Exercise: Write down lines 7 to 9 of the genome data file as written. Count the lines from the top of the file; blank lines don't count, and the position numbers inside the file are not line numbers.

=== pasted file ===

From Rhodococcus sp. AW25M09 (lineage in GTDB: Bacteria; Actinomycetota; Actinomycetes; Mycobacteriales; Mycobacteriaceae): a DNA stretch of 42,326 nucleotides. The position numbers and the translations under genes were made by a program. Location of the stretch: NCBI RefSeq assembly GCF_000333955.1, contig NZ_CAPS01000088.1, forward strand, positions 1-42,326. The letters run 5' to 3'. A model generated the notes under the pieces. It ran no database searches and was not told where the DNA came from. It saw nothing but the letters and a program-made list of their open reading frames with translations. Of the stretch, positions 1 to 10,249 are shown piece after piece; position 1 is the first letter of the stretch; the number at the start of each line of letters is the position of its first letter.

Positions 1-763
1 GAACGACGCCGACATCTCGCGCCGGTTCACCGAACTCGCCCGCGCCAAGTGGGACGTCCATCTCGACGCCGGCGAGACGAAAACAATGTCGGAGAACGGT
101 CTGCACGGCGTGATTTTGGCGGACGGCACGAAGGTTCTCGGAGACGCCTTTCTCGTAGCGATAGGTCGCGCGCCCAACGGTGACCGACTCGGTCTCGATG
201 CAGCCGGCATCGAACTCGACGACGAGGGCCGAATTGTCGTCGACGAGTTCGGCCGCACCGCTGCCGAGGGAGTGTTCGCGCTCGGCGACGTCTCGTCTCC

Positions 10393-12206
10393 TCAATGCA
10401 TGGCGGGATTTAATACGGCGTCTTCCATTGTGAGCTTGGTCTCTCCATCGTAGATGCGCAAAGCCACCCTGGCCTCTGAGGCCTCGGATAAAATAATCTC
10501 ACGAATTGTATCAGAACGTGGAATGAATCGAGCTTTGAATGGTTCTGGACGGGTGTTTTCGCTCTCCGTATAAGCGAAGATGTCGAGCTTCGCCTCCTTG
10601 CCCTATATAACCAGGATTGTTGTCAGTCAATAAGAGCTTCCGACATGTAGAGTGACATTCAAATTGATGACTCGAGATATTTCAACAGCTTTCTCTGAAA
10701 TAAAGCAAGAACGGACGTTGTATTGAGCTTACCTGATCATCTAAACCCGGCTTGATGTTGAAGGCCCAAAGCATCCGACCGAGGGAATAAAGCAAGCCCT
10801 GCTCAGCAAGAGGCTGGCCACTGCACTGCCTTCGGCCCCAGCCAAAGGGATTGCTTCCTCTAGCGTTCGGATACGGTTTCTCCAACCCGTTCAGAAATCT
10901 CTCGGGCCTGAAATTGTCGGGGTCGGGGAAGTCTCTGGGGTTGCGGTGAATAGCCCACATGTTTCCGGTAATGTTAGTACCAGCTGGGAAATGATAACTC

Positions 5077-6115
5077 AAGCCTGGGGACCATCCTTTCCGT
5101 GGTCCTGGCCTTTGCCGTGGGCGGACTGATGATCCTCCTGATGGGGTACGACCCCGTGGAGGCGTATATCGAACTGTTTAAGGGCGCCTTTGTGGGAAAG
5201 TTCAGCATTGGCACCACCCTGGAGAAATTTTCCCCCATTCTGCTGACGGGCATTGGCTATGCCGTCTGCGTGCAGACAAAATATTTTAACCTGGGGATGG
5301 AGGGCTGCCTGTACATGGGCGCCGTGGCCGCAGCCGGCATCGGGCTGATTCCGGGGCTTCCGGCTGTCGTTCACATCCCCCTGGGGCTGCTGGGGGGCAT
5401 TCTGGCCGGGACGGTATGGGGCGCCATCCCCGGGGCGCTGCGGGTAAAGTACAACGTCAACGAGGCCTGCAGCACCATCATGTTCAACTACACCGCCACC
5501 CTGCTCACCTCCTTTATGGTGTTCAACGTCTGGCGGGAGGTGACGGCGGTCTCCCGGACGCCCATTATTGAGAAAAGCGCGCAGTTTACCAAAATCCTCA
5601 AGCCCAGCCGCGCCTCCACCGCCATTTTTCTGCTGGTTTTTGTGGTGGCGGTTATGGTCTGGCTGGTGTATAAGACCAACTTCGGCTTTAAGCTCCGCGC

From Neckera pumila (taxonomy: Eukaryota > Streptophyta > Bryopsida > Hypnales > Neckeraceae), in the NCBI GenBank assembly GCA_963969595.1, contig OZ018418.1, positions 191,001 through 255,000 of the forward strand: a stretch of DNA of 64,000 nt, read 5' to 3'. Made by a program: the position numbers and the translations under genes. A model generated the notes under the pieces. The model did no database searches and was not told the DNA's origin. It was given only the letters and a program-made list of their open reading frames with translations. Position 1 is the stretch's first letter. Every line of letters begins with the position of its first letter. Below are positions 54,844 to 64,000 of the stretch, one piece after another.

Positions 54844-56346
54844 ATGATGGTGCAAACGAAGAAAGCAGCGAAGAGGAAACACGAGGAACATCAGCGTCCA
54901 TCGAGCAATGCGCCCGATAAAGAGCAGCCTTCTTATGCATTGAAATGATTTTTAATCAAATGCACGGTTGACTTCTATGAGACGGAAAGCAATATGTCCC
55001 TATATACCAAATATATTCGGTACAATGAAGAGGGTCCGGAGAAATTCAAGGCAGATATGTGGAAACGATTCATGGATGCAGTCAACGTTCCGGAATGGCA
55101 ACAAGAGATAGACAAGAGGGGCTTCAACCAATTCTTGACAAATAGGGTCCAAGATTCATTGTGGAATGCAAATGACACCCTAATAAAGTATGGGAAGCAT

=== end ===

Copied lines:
10393 TCAATGCA
10401 TGGCGGGATTTAATACGGCGTCTTCCATTGTGAGCTTGGTCTCTCCATCGTAGATGCGCAAAGCCACCCTGGCCTCTGAGGCCTCGGATAAAATAATCTC
10501 ACGAATTGTATCAGAACGTGGAATGAATCGAGCTTTGAATGGTTCTGGACGGGTGTTTTCGCTCTCCGTATAAGCGAAGATGTCGAGCTTCGCCTCCTTG